Science Chronicle

Now, more predatory journals get indexed in PubMed

The PubMed database managers have irresponsibly allowed it to become a repository of citations to predatory journal articles.

Among other things, the next time you see a questionable journal proudly announcing that it is indexed in Pubmed, chances are that the journal is predatory.

Contrary to the popular notion that only genuine and distinguished journals which take peer-reviewing seriously and follow all the norms of scientific publishing are indexed in PubMed, many predatory journals too are included in PubMed. The same holds true for PubMed Central too.

According to PubMed, more than 27 million citations for biomedical literature from MEDLINE and other journals and online books are included. And herein lies the problem. Among other journals indexed are thousands of predatory journals, and their numbers are increasing at an alarming rate.

“The PubMed database managers have irresponsibly allowed it to become a repository of citations to predatory journal articles,” Jeffrey Beall, Librarian at the University of Colorado Denver and publisher of the famous Scholarly Open Access blog that was shut down in January this year says in an email to me. “PubMed should not be used as a whitelist.”

The survey results

Now, according to a Correspondence published in The Lancet, two surveys (here and here) carried by researchers have revealed that predatory journals in the field of neuroscience and neurology “outnumber those regularly indexed in the main biomedical databases”.

In October 2016, the percentage of predatory journals in the field of rehabilitation, neuroscience and neurology indexed in PubMed stood at 12%, 11.4% and 20.2% respectively. In April 2017, in a matter of six months, these figures shot up sharply — 23·7% for rehabilitation, 16·1% for neuroscience, and 24·7% for neurology.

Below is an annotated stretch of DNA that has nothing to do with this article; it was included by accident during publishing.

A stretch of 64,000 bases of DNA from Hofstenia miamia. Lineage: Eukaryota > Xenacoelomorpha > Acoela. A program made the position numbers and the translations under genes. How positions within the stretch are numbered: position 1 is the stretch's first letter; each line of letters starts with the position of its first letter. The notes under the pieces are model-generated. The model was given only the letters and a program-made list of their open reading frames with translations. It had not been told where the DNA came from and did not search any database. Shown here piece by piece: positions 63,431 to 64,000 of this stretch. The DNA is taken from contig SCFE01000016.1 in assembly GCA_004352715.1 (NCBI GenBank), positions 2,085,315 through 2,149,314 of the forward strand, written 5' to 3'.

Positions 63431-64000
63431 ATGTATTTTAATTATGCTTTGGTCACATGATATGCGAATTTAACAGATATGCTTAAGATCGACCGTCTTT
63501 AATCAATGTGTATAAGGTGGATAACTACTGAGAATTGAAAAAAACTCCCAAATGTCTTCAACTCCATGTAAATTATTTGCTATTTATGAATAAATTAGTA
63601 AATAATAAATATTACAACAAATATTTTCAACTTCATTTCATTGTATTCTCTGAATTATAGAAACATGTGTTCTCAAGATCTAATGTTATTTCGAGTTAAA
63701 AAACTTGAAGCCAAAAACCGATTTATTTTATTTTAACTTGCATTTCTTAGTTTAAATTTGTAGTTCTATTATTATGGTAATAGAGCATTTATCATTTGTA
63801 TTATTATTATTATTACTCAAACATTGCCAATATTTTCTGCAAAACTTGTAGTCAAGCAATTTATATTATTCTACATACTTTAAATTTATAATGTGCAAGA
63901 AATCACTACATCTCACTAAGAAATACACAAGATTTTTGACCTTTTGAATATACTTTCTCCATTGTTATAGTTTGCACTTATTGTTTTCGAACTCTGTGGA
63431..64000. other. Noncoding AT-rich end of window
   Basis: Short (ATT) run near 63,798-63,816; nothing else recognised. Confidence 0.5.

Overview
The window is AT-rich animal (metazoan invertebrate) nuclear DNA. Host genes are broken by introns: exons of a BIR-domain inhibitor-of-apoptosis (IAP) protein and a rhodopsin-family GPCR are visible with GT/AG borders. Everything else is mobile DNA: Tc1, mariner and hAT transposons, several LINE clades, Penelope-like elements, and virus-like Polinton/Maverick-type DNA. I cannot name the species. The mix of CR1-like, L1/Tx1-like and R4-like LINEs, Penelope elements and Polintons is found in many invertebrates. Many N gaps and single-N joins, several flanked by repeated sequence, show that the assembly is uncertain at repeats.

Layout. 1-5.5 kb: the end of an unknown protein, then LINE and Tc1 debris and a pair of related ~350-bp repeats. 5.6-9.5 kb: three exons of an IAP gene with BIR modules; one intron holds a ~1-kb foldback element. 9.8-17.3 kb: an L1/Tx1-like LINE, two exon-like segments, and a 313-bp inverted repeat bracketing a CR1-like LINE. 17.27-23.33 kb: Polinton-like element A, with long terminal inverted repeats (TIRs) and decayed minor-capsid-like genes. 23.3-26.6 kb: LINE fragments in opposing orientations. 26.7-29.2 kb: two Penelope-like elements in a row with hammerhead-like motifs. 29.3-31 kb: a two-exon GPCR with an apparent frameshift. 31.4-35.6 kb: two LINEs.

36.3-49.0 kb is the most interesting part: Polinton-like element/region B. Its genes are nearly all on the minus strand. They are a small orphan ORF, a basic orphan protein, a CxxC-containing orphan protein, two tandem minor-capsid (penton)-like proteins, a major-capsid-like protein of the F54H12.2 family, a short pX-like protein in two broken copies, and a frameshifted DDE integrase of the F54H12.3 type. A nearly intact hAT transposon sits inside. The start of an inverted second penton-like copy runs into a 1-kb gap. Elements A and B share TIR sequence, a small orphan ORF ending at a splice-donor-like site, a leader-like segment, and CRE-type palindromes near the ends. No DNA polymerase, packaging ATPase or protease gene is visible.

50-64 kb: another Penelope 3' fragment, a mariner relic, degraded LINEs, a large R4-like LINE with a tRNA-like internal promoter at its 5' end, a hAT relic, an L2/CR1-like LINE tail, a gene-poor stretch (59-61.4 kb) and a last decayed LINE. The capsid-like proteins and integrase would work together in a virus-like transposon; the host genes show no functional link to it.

Raise the bar

Considering that PubMed handles millions of queries daily and health researchers worldwide regularly turn to it for information, it is “worrisome that PubMed includes journals with seriously flawed peer review processes” the researchers write in the Correspondence titled “PubMed should raise the bar for journal inclusion”. Dr. Beall had warned about this a year ago: “It is misleading that these potentially low-quality articles, many of which have not undergone rigorous peer review, are featured prominently in PubMed searches.”

Jeffrey Beall’s blog Post of October 2016 where he had warned that PubMed has been indexing predatory journals.

In a blog post “Don’t use PubMed as a journal whitelist” dated October 20th, 2016, Dr, Beall had written: “I recommend against using PubMed as a list of quality journals for the purposes of finding a journal to publish in, evaluating academic performance, awarding grants and degrees, and assessing job candidates.”

“A journal’s inclusion in PubMed does not mean the journal has a stamp of approval from NIH [National Institutes of Health]. There is such a low barrier to inclusion that researchers are advised to be suspicious of any journal that boasts about its inclusion in PubMed, especially if the boasting is prominently displayed on the journal’s main web page. PubMed inclusion is not an achievement that merits boasts,” he noted in his post.

Echoing what Dr. Beall had written about a year ago that PubMed’s value would decrease as the number of papers from predatory journals increases, the researchers writing in The Lancet have also cautioned PubMed. Predatory journals would stand to gain from PubMed’s reach and when cited by reputable journals will not only gain legitimacy but also severely impact the scientific records, they say.

The Bohannon sting

The John Bohannon sting operation in August 2013 sent out a mundane paper with grave errors to 304 Open-Access publishers, including 167 from the Directory of Open Access Journals (DOAJ), 121 from Beall’s list. If the 82% publishers who were in Dr. Beall’s list accepted the questionable paper, nearly 45% of DOAJ publishers too did not reject the paper.

The DOAJ has subsequently tightened its guidelines for inclusion. Since March 2014, DOAJ has received about 1,600 applications from Open-Access publishers in India as part of this revision process.  While only 4% (74) were from genuine publishers and accepted, 78% were rejected and remaining 18% are still being processed. One of the main reasons for rejection was the predatory or questionable nature of the journals.

It is now time for PubMed to clean up the mess.

Published in The Hindu on August 26, 2017